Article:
On Thursday, Packers quarterback Aaron Rodgers expressed disappointment that his contract extension wasn’t finalized before training camp opened. But he made it clear that he didn’t consider holding out, explaining that he doesn’t “operate that way.”
If Rodgers, who currently is making an average of $22 million per year, ever chooses to “operate that way,” he’d quickly get the $30-million-or-more-per-year contract he deserves.
Sure, the easiest and cleanest leverage for a player is to choose to hold out. Get-off-my-lawn rants from Bill Polian types regarding the sanctity of a “contract” notwithstanding, the broader contract governing the management-labor relationship gives the player the right to withhold services by staying away from training camp.
But the Collective Bargaining Agreement, which makes it easy (though not cheap, given the $40,000 in daily fines) to not show up, makes it harder to apply pressure in other ways. For example, a player showing up and then abruptly leaving almost never happens in a contract dispute, because the team can squeeze him into coming back with a so-called “five-day letter.” If he doesn’t show up within five days (duh) after getting the five-day letter, the team can put him on the reserve/left squad list, shutting him down for the year and bumping his remaining contract to the next year.
Rodgers would be one of the few players who could pull off a walkout, however, because the Packers wouldn’t be dumb enough to shut him down for the full season and hand the baton to someone like DeShone Kizer or Brett Hundley. While the ultimate boss move from Rodgers would invite plenty of scrutiny and criticism, Rodgers has made it clear that: (1) getting a new deal is “important to me”; and (2) he’s trying to focus exclusively on getting ready for the season. So if he gets to the point where the looming contract becomes too much of a distraction, he simply needs to leave camp, check into a local hotel, and wait for the money to flow in his direction.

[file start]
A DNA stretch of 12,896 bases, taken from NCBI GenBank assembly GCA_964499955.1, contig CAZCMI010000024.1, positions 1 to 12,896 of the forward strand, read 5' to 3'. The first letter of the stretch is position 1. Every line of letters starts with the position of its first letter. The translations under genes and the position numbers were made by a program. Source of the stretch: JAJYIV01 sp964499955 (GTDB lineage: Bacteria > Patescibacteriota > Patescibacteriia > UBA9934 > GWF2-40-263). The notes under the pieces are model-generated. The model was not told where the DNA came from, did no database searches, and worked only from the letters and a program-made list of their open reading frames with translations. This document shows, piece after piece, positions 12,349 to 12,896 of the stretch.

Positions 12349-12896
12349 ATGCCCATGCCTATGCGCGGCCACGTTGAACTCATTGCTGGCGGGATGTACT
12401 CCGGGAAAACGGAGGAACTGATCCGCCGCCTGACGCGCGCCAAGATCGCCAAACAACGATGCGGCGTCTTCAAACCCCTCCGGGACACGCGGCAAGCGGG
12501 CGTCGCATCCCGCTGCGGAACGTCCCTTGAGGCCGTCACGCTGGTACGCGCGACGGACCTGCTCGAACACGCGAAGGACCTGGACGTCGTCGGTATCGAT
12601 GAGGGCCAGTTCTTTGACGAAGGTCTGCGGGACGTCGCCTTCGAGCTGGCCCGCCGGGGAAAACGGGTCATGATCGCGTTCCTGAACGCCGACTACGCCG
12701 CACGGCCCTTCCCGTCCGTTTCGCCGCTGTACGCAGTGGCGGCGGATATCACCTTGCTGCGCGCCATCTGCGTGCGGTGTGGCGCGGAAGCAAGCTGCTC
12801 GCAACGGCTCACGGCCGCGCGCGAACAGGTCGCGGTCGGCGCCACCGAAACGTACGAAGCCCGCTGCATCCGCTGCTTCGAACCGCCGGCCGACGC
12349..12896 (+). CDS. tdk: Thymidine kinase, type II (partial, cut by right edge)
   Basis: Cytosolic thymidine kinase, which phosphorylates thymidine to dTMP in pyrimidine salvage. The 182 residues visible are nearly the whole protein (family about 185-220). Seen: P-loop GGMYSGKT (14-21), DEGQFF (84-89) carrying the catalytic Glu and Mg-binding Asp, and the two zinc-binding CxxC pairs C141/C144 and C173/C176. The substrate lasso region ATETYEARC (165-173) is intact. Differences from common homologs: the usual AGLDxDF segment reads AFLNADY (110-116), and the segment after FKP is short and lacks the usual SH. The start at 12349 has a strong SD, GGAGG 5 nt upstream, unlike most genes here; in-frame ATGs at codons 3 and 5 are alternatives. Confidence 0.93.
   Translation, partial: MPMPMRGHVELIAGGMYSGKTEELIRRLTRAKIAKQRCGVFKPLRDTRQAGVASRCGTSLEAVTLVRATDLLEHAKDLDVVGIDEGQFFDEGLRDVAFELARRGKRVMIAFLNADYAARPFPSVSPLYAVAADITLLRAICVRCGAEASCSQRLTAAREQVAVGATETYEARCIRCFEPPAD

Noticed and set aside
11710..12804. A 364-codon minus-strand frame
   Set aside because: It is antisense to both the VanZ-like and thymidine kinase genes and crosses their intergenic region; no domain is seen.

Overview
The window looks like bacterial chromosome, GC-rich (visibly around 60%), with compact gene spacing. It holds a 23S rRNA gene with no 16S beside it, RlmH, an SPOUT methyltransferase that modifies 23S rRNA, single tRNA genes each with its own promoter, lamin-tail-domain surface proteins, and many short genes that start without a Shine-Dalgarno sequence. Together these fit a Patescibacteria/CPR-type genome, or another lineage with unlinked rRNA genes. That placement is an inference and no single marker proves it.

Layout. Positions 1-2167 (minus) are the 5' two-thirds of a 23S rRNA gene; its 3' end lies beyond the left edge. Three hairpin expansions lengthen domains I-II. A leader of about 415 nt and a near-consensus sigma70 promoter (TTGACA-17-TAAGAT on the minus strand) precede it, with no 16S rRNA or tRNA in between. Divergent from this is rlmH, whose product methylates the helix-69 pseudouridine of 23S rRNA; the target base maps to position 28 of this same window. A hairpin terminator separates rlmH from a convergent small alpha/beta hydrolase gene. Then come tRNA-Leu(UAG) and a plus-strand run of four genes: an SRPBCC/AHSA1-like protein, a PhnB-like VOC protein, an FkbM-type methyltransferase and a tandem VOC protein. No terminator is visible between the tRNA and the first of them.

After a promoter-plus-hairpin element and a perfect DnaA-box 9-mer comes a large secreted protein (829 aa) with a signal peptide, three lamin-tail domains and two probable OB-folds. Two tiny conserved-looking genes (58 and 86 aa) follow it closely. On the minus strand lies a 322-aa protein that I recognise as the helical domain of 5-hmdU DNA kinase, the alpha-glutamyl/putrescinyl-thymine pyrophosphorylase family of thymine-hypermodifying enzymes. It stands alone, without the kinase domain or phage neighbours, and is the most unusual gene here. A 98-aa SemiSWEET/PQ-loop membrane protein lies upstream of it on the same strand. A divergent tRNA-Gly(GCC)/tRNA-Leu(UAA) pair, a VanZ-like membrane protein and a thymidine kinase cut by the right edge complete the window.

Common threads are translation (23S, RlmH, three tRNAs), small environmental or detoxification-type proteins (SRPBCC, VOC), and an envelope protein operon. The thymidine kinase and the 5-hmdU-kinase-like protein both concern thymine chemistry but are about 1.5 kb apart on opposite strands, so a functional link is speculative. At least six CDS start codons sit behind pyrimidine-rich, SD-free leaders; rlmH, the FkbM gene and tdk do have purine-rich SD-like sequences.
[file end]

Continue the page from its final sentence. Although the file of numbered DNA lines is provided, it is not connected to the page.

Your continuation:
The problem in the ongoing negotiations, as a source with knowledge of the situation explained it to PFT, is that the Packers are approaching the talks in a bland and traditional way, while Rodgers’ representatives are trying to be more creative. And that disconnect is what’s keeping the deal from getting done.
Short of packing up and leaving the Packers (until the contract is finished), Rodgers has other options. He can be more aggressive and candid in his comments to the media. He can turn the team against the front office with comments made privately to other players. He can be difficult in a passive-aggressive way with the coaching staff.
He also can (and possibly will) dismiss these various possibilities as “crap,” and that’s fine. He’s trying to strike a delicate balance on this one, hoping to get the financial package he deserves without becoming what fans will dub the latest greedy, selfish, ungrateful athlete who isn’t happy with the millions he has.
Here’s the problem: The current strategy isn’t working. To get the deal done, Rodgers needs to do something more. And there’s a full range of options, up to an including telling the Cheeseheads “smell ya later” and waiting maybe one or two days for the cash to fall from the sky.